WHY SHOULD right wing commentators froth at the mouth over one decade? They certainly did so last Saturday night, during the second of BBC4's series of weekends devoted to the 1960s.
David Aaronovitch of the Observer combined forces with Daily Mail stalwarts Peter Hitchens, Simon Heffer and Peter Oborne to denounce what they called 'the decade of destruction'. They portrayed it as a time in which civilised values were subverted by consumerism, selfishness, egalitarian uniformity and commercialisation. They built up their case by playing on stereotypes of the 1960s as just being about Mary Quant or 'flower power'.
What they really objected to was something very different. The 1960s was one of those periods where cumulative long term social changes suddenly led to people questioning old attitudes.
Footage in the BBC series from the early 1960s shows just what was being challenged. Young people were expected to take for granted beliefs and practices that seem prehistoric today. A Tory aristocrat could be prime minister. All TV announcers had unbelievable upper class accents. The police were almost universally presented as kindly souls. Sex was never spoken about in public-except as something only enjoyable for married men.
Newspapers and TV presented whatever the US did (including the endless bombing of Vietnam) as part of the defence of freedom. And racism was far more deeply entrenched in society, with 'no coloureds' notices in newsagents' windows, strikes against the employment of black bus workers in Bristol and unashamed use of foul racist language.
It was all this that many young people began to challenge. And the challenge became greater as the decade went on. Fighting for liberation One programme showed wonderful footage of Malcolm X addressing students in Oxford, shortly before he was murdered with FBI connivance in 1965. Black people had to begin the fight for their own liberation in the US, he insisted.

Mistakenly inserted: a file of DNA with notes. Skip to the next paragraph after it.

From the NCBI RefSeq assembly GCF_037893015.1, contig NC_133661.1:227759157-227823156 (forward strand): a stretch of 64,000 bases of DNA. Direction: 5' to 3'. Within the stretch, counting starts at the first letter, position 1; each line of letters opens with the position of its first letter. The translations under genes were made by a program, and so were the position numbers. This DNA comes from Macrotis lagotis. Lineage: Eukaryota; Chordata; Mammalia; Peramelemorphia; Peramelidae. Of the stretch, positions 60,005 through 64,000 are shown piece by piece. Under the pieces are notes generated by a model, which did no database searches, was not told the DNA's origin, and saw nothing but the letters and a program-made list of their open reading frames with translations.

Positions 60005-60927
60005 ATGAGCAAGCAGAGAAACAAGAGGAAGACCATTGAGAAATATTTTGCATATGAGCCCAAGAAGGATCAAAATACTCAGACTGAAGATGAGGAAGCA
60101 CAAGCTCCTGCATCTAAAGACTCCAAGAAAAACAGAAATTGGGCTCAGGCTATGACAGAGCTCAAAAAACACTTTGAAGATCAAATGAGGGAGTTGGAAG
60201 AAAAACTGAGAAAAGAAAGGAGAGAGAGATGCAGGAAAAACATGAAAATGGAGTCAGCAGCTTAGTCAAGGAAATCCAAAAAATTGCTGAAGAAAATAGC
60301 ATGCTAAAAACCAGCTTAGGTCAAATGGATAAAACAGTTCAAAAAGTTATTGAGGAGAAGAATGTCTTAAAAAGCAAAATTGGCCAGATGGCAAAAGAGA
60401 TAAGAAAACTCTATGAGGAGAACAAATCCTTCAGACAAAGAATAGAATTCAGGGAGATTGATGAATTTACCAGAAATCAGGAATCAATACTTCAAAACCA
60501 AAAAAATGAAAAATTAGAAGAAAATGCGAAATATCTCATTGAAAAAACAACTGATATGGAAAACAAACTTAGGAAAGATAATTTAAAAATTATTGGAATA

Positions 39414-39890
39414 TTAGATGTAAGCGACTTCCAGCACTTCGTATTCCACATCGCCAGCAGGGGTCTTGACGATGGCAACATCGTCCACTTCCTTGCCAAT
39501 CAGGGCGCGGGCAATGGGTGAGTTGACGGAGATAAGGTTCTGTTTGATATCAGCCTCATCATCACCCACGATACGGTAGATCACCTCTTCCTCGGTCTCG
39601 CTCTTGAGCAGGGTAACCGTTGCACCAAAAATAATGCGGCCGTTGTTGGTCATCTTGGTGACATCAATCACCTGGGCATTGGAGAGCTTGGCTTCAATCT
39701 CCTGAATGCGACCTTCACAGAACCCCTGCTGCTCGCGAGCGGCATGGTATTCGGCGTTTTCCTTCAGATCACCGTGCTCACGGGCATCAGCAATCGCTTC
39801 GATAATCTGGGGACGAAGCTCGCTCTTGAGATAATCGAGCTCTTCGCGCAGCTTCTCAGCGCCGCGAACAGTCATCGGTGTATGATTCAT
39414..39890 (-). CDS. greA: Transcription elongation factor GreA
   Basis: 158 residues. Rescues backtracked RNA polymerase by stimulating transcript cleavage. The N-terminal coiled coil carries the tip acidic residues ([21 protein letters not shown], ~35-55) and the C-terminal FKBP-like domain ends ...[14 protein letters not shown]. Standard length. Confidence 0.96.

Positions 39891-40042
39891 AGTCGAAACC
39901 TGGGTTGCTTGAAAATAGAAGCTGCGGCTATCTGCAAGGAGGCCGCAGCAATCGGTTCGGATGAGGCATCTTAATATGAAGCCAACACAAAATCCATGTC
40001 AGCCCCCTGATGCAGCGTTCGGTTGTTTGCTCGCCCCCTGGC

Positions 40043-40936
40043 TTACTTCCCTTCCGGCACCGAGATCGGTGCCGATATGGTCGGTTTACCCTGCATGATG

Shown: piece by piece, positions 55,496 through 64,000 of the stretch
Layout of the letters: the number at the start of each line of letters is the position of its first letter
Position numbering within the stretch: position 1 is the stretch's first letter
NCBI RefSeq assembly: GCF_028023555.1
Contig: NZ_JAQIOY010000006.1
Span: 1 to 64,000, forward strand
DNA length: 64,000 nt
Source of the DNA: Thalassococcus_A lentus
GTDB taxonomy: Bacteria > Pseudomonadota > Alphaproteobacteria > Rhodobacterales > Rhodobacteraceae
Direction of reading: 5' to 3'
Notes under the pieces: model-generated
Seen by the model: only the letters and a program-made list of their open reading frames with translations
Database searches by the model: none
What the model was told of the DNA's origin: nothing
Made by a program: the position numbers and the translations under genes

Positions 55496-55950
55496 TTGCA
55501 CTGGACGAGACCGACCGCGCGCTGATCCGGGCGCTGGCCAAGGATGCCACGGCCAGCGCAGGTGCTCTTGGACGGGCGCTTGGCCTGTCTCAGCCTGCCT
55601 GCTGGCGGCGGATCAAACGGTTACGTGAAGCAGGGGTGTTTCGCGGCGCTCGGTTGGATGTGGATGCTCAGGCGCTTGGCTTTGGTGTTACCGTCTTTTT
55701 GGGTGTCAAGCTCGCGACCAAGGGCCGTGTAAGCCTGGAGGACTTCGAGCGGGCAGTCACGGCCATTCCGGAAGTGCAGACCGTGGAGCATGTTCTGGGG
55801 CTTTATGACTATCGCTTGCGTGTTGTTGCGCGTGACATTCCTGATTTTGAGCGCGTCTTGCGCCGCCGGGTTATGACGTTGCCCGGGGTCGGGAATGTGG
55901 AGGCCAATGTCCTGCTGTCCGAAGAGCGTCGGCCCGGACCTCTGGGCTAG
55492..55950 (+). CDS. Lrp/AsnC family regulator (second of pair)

But when they did so, he went on, they would cause groups of white people to break with racism and fight for a better society. He got an enthusiastic reception when he said everyone listening had to see what part they could play in this fight.
A marvellous documentary from the spring of 1968 showed fresh-faced 19 year olds from Manchester taking up that challenge, as they sped down an empty M1 to demonstrate against the Vietnam War.
The result, according to contemporary TV commentary, was 'the most violent demonstration for years' as tens of thousands tried to storm the US embassy, chanting again and again, 'Hey, hey, LBJ! How many kids did you kill today?' Such experiences led to a massive challenge to all the old stereotypes. Old attitudes were transformed as news reached Britain of the new struggles sweeping the world-the black movement in the US, the May 1968 events in France and the revolt against Stalinism in Czechoslovakia.
For some people the attitude changes were superficial. They abandoned wearing suits or dresses for jeans or miniskirts. They tried to 'drop out' of society rather than confronting it-and they soon discovered capitalists ready to cater to their tastes. They provided much of the image of the 1960s that is often regurgitated in the media today.
But many others tried to fight for real liberation. They did not, in the end, succeed in defeating the system. That task still awaits us. But they did beat back some of the nastiest forms of oppression and slightly relax the system's stultifying effects on people.
Above all, their struggles have passed on a heritage of questioning the whole of official ideology-a heritage taken up by the anti-capitalist and anti-war movements of today. That is why the 1960s are still hated by those who defend every sort of reaction today.